What Cheese Pairs Best with a Margarita Cocktail?

Quick take: pair a Margarita cocktail with a Bouton de Culotte cheese

In our Cocktails X Cheese pairing project, I combine my cocktail know-how with the encyclopedic cheese knowledge of Jennifer Greco of Chez Loulou for a series of classic cocktail and cheese pairings.

This week in Paris it’s Viva Agave, the festival dedicated to agave spirits, we thought it was the perfect time to do some pairing with a tequila cocktail. That’s right…we’re talking about the fun-loving, life of the party drink, the margarita! You can’t not have fun with a margarita in hand, so, we invited a couple of our favorite fun-loving friends who are also pros in the food world to taste test with us: Jane Bertch of La Cuisine Paris cooking school and Mardi Michels of www.eatlivetravelwrite.com and author of In the French kitchen with kids.

March Pairing: Margarita Cocktail with Bouton de Culotte Cheese

Bouton de Culotte makes the best cheesy pairing partner for a Margarita

Notes, discoveries and tips worth sharing:

-While our top pick was the Bouton de Culotte, the Fourme d’Ambert was also a good option. And Jane brought a fresh perspective to the table, finding the Saint-Marcellin to be the most interesting of the pairings with the margarita.

-We tried both a Tommy’s margarita and a classic margarita up, and overall preferred the tasting with the classic. However, this might be because I was working on the impression that my aguamiel was the same as agave nectar, which I now think is incorrect. (drink and learn!) So, it produced a darker drink with a more caramel and almost smokey flavour. It was not a bad drink, but didn’t work as well with the pairings. Of note: the top cheese pick did go with both drinks.

-We tried standard salt and spicy salt rims and generally agreed that the spicy salt should be left off when pairing – with the exception of with the very young palet de chèvre, which was fun with the spice.

-I was not a fan of the Mimolette, which made the cocktail feel almost too sweet. However, both Jane and Mardi found something special about the pairing as for them the cheese really stood up to the citrus. We all felt like it brought out orange notes in the drink (interestingly for some, even in the Tommy’s margarita, which doesn’t have any triple sec in it.)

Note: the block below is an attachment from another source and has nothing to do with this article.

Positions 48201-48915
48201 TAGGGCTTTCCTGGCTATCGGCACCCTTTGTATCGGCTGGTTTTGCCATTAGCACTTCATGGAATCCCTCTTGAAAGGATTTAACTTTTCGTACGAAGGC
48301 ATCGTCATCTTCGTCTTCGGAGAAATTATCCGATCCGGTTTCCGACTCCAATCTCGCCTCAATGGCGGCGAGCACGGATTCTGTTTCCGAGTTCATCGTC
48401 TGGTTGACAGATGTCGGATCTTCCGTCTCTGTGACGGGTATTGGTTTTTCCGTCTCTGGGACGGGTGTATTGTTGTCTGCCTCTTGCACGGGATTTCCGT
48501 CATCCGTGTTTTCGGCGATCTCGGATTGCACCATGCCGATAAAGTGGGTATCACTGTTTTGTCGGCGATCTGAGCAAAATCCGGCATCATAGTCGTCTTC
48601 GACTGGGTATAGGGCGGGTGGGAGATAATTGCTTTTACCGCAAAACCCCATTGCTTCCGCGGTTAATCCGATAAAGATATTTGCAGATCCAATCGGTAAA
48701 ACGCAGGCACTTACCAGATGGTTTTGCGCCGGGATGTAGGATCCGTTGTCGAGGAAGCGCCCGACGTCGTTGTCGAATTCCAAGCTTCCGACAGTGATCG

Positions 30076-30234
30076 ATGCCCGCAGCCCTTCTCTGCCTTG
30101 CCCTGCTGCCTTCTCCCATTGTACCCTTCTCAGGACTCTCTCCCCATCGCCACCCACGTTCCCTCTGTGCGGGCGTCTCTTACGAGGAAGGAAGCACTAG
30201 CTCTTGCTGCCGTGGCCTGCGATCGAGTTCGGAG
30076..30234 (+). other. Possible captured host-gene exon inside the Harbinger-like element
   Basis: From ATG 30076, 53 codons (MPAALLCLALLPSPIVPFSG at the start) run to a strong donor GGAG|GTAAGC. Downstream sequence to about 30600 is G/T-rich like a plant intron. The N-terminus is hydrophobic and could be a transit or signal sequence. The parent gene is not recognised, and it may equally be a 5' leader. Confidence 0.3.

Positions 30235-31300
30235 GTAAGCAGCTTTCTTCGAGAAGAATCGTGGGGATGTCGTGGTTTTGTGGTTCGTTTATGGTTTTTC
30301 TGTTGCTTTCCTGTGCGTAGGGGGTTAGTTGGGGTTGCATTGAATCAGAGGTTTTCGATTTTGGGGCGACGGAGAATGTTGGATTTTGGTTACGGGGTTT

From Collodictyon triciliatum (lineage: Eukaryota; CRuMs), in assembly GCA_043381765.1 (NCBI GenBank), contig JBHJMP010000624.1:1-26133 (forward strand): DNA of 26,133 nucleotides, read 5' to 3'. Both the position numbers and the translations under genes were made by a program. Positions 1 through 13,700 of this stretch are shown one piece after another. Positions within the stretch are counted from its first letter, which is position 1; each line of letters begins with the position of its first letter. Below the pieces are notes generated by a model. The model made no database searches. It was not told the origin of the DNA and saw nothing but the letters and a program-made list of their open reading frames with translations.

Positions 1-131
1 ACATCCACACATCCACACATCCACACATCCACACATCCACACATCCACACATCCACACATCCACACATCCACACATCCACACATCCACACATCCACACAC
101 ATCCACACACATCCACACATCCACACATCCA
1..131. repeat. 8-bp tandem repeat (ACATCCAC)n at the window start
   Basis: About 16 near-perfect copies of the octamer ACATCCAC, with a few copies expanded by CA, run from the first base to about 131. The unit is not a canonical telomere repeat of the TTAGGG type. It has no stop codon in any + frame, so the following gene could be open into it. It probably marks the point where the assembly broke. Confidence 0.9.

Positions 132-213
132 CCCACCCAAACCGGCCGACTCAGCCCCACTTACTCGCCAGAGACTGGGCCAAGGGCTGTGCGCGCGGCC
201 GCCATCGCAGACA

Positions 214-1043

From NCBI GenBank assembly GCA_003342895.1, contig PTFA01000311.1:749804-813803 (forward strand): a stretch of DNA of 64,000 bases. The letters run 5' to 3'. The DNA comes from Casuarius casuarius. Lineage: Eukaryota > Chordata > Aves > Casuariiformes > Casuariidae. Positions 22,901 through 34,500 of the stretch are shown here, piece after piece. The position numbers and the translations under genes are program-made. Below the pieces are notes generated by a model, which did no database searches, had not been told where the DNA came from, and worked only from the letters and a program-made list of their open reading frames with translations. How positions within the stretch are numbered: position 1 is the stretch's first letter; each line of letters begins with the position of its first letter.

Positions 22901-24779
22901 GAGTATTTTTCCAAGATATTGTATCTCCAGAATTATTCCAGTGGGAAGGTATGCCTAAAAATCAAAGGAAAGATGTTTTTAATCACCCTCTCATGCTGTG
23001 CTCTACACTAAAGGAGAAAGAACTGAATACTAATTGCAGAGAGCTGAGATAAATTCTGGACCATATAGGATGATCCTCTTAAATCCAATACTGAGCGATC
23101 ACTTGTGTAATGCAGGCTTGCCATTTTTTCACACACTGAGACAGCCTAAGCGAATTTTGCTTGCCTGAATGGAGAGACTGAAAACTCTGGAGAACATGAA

-Other cheeses that did not go well were the Brie de Meaux, an older Ossau-Iraty, and the Trou du Cru. The worst combination was the 2 year old Comté, which resulted in a near curdled flavor when paired.

-We reinforced our current feeling that citrusy cocktails seem to work well chèvres but not so much with buttery cheeses like Comté.

-We used Calle 23 blanco tequila as it’s a nice combination of price, quality and accessibility. But, you can swap that out for any good quality 100% agave blanco tequila.

-I have nothing against a blended, frozen margarita, but we didn’t try it for this pairing as it would have required more adjustments to the proportions and we’ll be doing a frozen pairing next month with the Pisco sour cocktail. But, should you wish to do this, dial up the sweetness a tiny bit as the frozen factor will affect the perception of it.

-Finally, having fun, food-savvy friends join us brought a great different dynamic to the pairing process, reminded us that tasting can be subjective and pulled in welcome fresh perspectives. But, it mostly reinforced our suspicion that Cocktail and Cheese pairing sessions is a really enjoyable and interesting way to spend time with good friends!

Lots of note taking during our cheeese and cocktail taste tests

Tommy’s Margarita

2 oz/60 ml Calle 23 Tequila
1 oz/30 ml freshly squeezed lime juice
½ oz/ 15 ml agave nectar or syrup

Optional: Wet rim of rocks glass with lime wedge and dip in dish of salt
Shake all ingredients over ice and pour into rocks filled glass

Classic Margarita up (my way)

2 oz/60 ml Calle 23 Tequila
1 oz/30 ml freshly squeezed lime juice
1oz/30ml Cointreau (can substitute other triple sec)
½ oz/ 15 ml simple syrup

Optional: Wet rim of rocks glass with lime wedge and dip in dish of salt, then place in freezer to chill
Shake all ingredients over ice and strain into the chilled glass

Fresh is best! Always squeeze your own lime juice for margaritas.

If you’re here, I already know you like cocktails. But, if you want to learn more about these or other cheeses, I recommend some time on Jennifer’s blog and Instagram or signing up for one of her cheese workshops with Paris by Mouth. And if you’ve stuck with us this far, you must be a gastronome with great taste, so you might also want to check out cooking classes at la Cuisine Paris or Mardi’s book!

Up next month: What Cheese to Pair with an Pisco Sour cocktail

As usual, Chez Loulou put together a beautiful cheese board
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